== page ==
Berkshire owns Business Wire which is a source for public companies making announcement, there was a question about the future of Business Wire with the SEC now allowing for disclosure via Twitter, Facebook et al, Buffett's response was "The key to disclosure is accuracy and simultaneity. If I'm buying Wells Fargo, for example, I do not want to have to keep hitting their web page and hoping I'm not ten seconds behind somebody else." Personally, I was kind of surprised the SEC acted so quickly in letting social media serve as a place to distribute official releases. It will interesting to see what if any impact this has on Business Wire's business.
Munger was asked to sum up Berkshire's competitive advantage in a way the questioner's 13 year old daughter could understand, he said "We've always tried to stay sane when other people like to go crazy. That's a competitive advantage."
There were some mentions of banking practices, Munger continues to be worried by the derivatives used at some financial institutions "The more bankers want to be more like investment bankers and less like bankers, the worse I like it."
Five years ago, Buffett bet a hedge fund called Protege Partners $1M that a plain vanilla S&P index fund would outperform a group of hedge funds. As of now, the S&P is +8.69% vs the group of hedge funds +0.13%. As Jack Bogle says - hedge fund provide excellent hedge against getting capital gains! You can track through longbets. The other lesson is the seductive details of a hedge fund's complex, proprietary models do not necessarily lead to better returns than anyone else can get through a boring index fund, though they certainly lead to higher fees!
On Sunday, we attended another highlight of the weekend - the Markel annual shareholder breakfast. They are a so-called baby Berkshire, a small insurance company that follows a similar approach: conservatively investing insurance float. Markel writes niche insurance policies. They eschew property, casualty and other areas where big name insurers play, Tom Gayner (Markel's CIO) describes their business this way:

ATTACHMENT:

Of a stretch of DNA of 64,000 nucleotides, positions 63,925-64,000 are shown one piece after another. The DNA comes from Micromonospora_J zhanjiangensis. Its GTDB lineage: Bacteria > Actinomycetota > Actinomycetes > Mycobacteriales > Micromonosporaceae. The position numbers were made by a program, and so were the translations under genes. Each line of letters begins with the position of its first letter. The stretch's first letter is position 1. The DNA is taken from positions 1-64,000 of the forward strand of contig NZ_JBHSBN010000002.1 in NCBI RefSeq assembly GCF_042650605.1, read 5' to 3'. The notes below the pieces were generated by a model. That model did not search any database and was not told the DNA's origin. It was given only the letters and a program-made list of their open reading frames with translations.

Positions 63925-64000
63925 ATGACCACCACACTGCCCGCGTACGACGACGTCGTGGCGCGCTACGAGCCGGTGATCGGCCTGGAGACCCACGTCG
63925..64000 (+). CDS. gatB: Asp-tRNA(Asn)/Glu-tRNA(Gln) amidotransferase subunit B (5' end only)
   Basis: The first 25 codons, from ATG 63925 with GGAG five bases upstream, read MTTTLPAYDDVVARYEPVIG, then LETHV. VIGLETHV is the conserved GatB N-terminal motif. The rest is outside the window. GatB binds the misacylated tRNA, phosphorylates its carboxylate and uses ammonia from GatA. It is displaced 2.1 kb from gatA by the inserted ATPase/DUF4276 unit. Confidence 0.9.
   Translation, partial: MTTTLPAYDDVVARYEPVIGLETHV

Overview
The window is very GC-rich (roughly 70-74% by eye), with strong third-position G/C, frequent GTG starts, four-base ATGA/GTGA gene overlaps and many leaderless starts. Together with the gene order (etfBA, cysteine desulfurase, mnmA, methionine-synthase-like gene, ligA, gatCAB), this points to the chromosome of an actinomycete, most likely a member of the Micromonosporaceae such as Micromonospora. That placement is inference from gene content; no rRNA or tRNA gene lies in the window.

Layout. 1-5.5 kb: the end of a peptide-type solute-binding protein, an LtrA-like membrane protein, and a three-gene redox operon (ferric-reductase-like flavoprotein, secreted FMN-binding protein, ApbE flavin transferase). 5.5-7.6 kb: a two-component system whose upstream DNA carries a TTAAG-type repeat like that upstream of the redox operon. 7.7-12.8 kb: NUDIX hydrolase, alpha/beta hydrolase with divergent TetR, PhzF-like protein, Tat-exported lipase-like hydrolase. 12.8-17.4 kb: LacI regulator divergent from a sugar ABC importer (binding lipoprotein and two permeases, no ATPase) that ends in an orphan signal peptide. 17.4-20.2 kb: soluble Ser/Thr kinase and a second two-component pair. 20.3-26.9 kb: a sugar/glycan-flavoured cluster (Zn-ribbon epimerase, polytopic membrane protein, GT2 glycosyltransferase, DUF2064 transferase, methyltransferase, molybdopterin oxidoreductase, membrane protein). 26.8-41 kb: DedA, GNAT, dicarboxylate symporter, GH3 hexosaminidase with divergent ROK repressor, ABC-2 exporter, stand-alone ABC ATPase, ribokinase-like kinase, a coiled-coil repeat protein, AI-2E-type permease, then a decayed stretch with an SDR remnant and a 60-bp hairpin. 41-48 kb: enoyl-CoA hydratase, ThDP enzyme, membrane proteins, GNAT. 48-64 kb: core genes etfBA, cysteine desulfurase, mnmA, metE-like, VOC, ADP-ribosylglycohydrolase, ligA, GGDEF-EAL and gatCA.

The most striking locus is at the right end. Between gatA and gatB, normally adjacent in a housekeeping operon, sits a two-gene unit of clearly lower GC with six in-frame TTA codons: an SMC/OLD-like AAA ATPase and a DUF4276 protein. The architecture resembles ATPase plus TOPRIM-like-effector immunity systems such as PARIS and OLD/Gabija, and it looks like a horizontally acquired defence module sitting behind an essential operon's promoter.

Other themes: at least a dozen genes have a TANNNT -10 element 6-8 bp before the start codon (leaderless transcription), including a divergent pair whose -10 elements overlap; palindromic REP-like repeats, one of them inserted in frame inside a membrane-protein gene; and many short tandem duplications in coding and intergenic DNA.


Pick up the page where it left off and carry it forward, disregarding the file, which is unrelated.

An ongoing challenge in these arenas is that unlike life insurance where the statistics are "disturbingly known", Markel has to piece together a hodge podge of sources to make decisions on how to write policies, and coming full circle on the theme of this post when Steve Markel was asked for an example of this challenge of managing risk absent optimal data, the example he gave was one of Markel's products - Cybersecurity and Data breach insurance.
Cocktail party definition of Markel if someone asks about Markel, its an insurance company that they've never heard of. Well an easy way to think about that is if you have an insurance policy that you can get easily and quickly, well we wouldn't do that. We do the sorts of insurance where people go 'Oh no. We've got a problem or we've got a situation' This isn't to disparage the other insurance companies, we all have a role in life. What GEICO says yes to is not going to be the same thing that Markel says yes to. What Markel says yes to isn't going to be the same thing that GEICO says yes to. Its a different organization and orientation.
We do 100 different forms of insurance - everything from children's summer camps that are out in the middle of nowhere, that have teenagers supervising teenagers and no fire departments nearby, kids jumping on trampolines and being out in canoes, all the sorts of exposures that go with that